Why are some cancers described as small cell and some as large cell? What do these terms mean?
Answers from Timothy J. Moynihan, M.D.
The terms "small cell" and "large cell" are merely descriptive terms for the appearance of the cancer cells under the microscope.
Examining and noting the characteristics of your cancer cells helps your doctor determine your type of cancer, where it began and how abnormal the cells are. When combined with tests to determine the size of the cancerous area and whether cancer has spread, this information helps determine:
- The likely course or outcome (prognosis) of the cancer
- The most effective treatment for a specific cancer
Common terms used to describe the appearance of cancer cells include:
- Clear cell. The inside of the cell appears clear. Examples include some kidney, ovarian and uterine cancers.
- Spindle cell. The cell is narrower at both ends than at the center. Examples include some breast, gastrointestinal, muscle or other soft tissue, and skin cancers.
- Large cell. The cell is larger than are normal cells. Examples include lung cancer and lymphoma.
- Small cell. The cell is smaller than are normal cells. An example is small cell lung cancer, prostate cancer, or neuroendocrine cancer of the pancreas.
- Squamous cell. The cell is flat in appearance. Examples include skin cancer or any other type of cancer that starts in the lining of some organs, such as a bronchus of a lung.
- Adenocarcinoma. The cell is glandlike in appearance. Examples include breast, prostate, lung, gastric and endometrial cancers.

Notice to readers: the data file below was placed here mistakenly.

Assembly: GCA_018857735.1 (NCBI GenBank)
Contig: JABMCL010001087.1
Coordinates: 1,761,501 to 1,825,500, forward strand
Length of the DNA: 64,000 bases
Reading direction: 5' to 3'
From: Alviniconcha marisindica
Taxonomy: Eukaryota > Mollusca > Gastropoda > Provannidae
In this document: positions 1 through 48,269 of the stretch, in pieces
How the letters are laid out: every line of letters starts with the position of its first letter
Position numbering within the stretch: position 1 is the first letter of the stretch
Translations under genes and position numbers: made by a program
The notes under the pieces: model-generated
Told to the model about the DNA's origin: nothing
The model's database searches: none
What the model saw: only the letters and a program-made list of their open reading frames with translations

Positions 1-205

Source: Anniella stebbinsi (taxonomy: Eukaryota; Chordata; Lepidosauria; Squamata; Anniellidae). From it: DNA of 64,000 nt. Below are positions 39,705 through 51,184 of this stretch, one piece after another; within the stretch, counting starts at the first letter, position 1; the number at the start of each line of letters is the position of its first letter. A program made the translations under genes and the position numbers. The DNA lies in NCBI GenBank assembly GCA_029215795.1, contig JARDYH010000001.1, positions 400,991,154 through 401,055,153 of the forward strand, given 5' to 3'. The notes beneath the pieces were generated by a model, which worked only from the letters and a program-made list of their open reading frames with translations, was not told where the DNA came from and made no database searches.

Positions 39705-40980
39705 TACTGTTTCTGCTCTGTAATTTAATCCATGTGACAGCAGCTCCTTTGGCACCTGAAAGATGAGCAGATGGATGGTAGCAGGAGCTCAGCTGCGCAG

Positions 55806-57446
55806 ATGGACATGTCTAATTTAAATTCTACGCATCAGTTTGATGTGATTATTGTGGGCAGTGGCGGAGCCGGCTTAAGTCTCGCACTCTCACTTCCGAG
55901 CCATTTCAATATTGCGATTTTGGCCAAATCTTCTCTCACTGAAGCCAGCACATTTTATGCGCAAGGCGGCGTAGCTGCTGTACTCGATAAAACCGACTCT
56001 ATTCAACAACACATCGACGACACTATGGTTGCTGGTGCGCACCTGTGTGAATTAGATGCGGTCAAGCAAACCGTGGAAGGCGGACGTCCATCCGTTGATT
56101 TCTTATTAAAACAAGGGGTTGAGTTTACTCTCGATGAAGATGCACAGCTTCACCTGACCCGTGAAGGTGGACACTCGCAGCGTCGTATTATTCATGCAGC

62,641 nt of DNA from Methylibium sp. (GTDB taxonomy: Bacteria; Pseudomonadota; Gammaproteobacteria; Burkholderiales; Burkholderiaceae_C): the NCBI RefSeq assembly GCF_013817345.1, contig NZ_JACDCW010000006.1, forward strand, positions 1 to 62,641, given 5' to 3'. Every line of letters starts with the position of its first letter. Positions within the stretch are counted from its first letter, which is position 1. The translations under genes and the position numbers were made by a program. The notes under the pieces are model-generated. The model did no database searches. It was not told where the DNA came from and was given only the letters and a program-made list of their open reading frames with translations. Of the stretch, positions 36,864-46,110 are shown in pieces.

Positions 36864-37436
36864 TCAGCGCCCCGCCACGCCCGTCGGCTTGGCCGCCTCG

- Anaplastic. This term describes cells that look very abnormal, so abnormal that it may be difficult to tell where these cells originated.
- Metaplastic. This term describes tumors made up of many different types of cells that appear different from one another.
- Poorly differentiated. This term means the cancer cells appear very abnormal. In normal tissue, cells become specialized depending on where they are, for example, breast cells look different from colon cells. If cells look very unlike normal cells, they are considered poorly differentiated.
Other factors that help classify a cancer include:
Area of the body in which the cancer originated, such as the liver or breast. Cancers from certain organs may have a similar appearance.
For example, the most common type of kidney cancer is classified as clear cell. On the other hand, breast cancer rarely has a clear cell appearance. So clear cells on a breast biopsy may indicate that the cancer didn't originate in the breast but spread there (metastasized) from another area of the body, such as a kidney.
- Type of tissue from which the cancer evolved, including carcinomas and sarcomas. Carcinoma is a cancer that begins in the skin or in tissues that line or cover internal organs. Sarcoma is a cancer of the bone, cartilage, fat, muscle, blood vessels, or other connective or supportive tissue.
Aug. 23, 2017
- NCI dictionary of cancer terms. National Cancer Institute. https://www.cancer.gov/publications/dictionaries/cancer-terms. Accessed Aug. 1, 2017.
- Kidney cancer: Introduction. Cancer.Net. http://www.cancer.net/cancer-types/kidney-cancer/introduction. Accessed Aug. 1, 2017.
- What is cancer? National Cancer Institute. https://www.cancer.gov/about-cancer/understanding/what-is-cancer. Accessed Aug. 1, 2017.
- Moynihan TJ (expert opinion). Mayo Clinic, Rochester, Minn. Aug. 3, 2017.
- Sinn H-P, et al. A brief overview of the WHO classification of breast tumors, 4th edition, focusing on issues and updates from the 3rd edition. Breast Care. 2013;8:149.
- What does poorly differentiated breast cancer mean? Cancer Research UK. http://www.cancerresearchuk.org/about-cancer/breast-cancer/stages-types-grades/what-does-poorly-differentiated-mean#. Accessed Aug. 6, 2017.